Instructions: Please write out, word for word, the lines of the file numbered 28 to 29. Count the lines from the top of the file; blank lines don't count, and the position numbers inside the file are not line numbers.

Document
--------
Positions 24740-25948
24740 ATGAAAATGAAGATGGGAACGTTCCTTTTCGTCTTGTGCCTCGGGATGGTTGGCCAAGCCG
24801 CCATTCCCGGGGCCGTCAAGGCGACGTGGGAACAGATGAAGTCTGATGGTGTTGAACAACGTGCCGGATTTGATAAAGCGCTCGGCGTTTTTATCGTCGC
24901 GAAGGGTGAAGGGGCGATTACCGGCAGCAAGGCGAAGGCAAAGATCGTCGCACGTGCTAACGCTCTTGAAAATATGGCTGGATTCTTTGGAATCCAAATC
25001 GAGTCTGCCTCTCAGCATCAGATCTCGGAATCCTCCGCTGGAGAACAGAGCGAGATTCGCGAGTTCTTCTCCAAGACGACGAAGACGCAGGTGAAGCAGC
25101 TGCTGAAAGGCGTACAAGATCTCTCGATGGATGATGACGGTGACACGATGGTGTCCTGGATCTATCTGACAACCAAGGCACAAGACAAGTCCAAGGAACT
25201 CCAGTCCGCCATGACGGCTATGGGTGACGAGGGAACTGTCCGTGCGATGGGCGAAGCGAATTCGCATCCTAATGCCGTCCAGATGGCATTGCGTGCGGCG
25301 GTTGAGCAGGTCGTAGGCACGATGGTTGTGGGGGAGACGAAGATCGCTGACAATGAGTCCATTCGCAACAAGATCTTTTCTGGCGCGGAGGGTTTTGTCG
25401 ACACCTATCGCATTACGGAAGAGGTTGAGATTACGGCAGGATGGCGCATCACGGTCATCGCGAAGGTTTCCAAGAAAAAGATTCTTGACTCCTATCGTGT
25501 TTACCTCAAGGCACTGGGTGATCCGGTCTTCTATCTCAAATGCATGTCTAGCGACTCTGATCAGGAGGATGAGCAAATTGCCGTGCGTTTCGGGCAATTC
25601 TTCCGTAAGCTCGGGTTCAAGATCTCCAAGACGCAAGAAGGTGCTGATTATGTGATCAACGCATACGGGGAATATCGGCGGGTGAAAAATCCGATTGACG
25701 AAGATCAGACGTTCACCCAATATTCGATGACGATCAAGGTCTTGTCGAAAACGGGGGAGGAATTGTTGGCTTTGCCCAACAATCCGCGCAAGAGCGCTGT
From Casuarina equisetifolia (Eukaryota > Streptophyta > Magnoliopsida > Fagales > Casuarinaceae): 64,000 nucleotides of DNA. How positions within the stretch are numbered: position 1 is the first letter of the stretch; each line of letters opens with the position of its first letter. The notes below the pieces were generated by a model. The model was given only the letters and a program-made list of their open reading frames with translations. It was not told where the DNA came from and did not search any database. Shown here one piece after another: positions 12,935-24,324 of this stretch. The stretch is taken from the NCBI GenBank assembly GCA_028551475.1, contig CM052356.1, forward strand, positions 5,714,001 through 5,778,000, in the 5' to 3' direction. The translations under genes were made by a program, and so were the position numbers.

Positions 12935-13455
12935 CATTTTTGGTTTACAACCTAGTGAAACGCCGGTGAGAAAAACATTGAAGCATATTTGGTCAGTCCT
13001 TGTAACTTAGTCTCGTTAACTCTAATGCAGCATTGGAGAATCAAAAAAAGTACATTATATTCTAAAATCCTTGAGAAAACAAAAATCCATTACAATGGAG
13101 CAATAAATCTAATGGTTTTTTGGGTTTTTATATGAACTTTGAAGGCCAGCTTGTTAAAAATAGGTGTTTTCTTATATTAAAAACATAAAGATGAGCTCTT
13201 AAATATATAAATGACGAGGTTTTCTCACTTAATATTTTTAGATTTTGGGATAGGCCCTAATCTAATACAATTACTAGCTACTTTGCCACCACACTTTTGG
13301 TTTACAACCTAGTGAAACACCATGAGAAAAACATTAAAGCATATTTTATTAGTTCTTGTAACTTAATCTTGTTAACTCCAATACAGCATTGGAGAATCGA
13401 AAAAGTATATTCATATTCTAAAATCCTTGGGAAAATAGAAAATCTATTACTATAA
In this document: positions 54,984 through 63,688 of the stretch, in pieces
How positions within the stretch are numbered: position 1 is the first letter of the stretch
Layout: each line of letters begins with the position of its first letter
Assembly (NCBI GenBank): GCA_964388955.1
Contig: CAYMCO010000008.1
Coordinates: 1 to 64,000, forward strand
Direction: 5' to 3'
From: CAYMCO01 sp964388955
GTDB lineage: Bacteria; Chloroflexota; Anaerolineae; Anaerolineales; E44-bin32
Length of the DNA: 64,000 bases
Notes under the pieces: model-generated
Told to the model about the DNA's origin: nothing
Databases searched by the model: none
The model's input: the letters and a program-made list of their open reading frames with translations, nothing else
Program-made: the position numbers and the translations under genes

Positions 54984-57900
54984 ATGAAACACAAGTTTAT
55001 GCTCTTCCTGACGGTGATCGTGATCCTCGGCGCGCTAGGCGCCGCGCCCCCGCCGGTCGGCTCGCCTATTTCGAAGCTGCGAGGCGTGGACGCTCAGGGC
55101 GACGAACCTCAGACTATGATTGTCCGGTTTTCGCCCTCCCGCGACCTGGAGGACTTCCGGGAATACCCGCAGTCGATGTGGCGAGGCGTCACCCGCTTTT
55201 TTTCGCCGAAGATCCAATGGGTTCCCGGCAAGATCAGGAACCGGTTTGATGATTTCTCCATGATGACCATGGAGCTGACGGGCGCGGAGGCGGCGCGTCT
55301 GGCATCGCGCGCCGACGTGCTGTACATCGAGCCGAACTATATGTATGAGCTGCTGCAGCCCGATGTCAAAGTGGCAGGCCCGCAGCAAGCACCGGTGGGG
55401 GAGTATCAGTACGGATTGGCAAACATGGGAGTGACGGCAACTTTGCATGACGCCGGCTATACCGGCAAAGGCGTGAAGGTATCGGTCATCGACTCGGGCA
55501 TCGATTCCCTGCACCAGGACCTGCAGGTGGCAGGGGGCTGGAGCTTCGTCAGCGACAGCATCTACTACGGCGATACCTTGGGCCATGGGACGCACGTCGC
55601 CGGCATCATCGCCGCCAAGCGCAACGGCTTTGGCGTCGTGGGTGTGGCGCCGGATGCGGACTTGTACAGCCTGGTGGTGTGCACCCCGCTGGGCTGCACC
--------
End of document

From: CAYMCO01 sp964388955
GTDB lineage: Bacteria; Chloroflexota; Anaerolineae; Anaerolineales; E44-bin32